Much of the domestic action is in fixed-income markets these days. In a bid to contain a rising inflation rate, Banco Central do Brasil has hiked its benchmark Selic rate nine times and by 3.75 percentage points in total since the start of 2014, with the latest 50-basis-point hike in early June, leaving the rate at 13.75 percent. Analysts say high rates have attracted investors to local products such as tax-exempt bonds, agribusiness credit bills (Letra de Crédito do Agronegócio, or LCA) and real estate credit bills (Letra de Crédito Imobiliário, or LCI) offered by commercial banks.
Investors, even sophisticated ones, have gone back to basics and are investing in these types of products, says Flavio Souza, head of wealth management services at Itaú Unibanco, Brazils biggest commercial bank. However, despite the high interest rates, they still want to invest overseas because of the challenging local scenario, and to protect against currency devaluation.
Souza points out that Brazilian corporate profits have slumped and the stock market has been weak; the São Paulo Stock Exchanges IBOVESPA index has been rangebound for the past two years and stands some 27 percent below its late-2010 highs. Initial public offerings and acquisitions have also dried up. Last year there was only one IPO, a 418 million real offering by veterinary products maker Ourofino in October. That was a far cry from the bumper year of 2007, when 66 IPOs raised $32.3 billion.
The wealth market normally expands rapidly when there is a fast-growing economy or when there are important liquidity events, says Pessoa of BTG Pactual, which has about 70 billion reais under management. We are not seeing any of that at the moment. However, we are witnessing a very healthy M&A pipeline. The currency devaluation has made Brazilian firms attractive purchases for foreign investors.
The trend of increased offshore investment stands to get a boost from recent regulatory changes, meanwhile. In December Comissão de Valores Mobiliários, the countrys equivalent of the Securities and Exchange Commission, adopted new rules that will enable mass-affluent investors to put greater sums offshore. The rules, which take effect in July, remove an onerous restriction requiring so-called qualified investors to make a high minimum investment of 1 million reais in a single fund, a big hurdle for most of the mass affluent in Brazil. Under the revised rules, fund managers are free to decide the minimum investment in offshore funds. A separate rule change has doubled the upper limit that qualified fund investors can place overseas, to 40 percent of assets.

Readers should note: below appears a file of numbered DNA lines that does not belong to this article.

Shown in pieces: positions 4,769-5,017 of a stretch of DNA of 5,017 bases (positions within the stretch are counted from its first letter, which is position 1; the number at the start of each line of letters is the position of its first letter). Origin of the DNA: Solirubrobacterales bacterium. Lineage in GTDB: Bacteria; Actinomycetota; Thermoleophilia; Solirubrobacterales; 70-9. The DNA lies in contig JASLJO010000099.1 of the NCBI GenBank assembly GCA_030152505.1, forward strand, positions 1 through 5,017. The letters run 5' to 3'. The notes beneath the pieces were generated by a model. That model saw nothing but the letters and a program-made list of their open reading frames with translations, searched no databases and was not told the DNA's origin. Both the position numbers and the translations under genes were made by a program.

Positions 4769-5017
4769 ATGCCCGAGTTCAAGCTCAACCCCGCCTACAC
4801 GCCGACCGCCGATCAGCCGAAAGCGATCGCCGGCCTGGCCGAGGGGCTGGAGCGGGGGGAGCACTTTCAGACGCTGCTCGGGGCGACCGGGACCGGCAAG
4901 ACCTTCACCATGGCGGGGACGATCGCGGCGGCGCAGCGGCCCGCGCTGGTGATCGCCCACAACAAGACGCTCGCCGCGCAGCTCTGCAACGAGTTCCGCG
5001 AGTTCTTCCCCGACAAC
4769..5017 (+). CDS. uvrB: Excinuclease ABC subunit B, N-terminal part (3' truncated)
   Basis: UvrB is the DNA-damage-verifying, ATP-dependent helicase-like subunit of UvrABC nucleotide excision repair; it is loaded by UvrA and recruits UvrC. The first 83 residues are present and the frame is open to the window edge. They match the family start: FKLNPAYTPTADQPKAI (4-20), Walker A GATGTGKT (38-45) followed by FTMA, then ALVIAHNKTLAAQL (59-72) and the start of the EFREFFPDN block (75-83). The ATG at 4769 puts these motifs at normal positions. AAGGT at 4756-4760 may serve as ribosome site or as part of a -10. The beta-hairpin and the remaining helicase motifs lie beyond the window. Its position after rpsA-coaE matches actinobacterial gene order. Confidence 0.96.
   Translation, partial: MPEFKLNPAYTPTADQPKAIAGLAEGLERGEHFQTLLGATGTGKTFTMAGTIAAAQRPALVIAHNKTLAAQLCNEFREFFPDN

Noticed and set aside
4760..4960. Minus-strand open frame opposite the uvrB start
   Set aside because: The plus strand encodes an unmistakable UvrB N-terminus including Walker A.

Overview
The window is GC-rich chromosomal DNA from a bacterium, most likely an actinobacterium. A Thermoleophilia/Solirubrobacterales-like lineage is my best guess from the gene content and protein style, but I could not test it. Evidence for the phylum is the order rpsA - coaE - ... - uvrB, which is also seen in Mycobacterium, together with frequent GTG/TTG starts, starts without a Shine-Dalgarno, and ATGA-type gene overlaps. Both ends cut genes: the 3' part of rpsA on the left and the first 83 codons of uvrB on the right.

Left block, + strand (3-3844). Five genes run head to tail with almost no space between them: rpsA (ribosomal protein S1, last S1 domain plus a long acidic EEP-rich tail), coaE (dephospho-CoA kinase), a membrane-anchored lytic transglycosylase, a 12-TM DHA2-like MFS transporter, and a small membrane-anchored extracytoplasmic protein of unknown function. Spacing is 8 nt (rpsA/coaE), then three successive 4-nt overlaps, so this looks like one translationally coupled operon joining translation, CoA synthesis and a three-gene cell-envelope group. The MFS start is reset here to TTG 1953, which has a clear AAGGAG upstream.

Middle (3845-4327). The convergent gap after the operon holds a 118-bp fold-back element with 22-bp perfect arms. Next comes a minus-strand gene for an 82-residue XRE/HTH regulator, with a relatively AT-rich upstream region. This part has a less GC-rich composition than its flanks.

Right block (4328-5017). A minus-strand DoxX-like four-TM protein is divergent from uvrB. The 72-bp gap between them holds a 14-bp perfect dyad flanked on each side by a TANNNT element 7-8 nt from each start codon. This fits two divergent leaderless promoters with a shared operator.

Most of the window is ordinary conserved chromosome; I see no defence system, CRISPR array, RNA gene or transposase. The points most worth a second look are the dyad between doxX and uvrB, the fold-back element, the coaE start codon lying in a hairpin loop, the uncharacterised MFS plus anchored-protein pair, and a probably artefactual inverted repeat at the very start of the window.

This is a huge development for the industry, as it means 200,000 to 300,000 clients will meet the new criteria, says Thomas Ciampi, chief executive at Latin Asset Management, a New Jerseybased research and consulting company. Many global managers want to plant roots in Brazil and set up feeder funds through local managers to take advantage of the rule changes.
However, Pessoa is not convinced that demand for these feeder funds will be so great when Brazilians can invest in high-interest-rate products at home. The rule changes are important, but interest rates and the economic course matter more, he says.
Meanwhile, the weakness in the domestic wealth management market has precipitated something of a shake-up in the industry. In March 2014 Julius Baer, the Swiss private bank, acquired a 50 percent stake in GPS Investimentos Financeiros e Participações , Brazils largest independent wealth manager with more than 15 billion reais under management, for an estimated $107 million. The purchase lifted the Swiss banks stake in GPS to 80 percent.
In January Italys Azimut Holding announced it would purchase a 50 percent stake in LFI Investimentos, a Brazilian multifamily office with 500 million reais under management, for 8.5 million reais.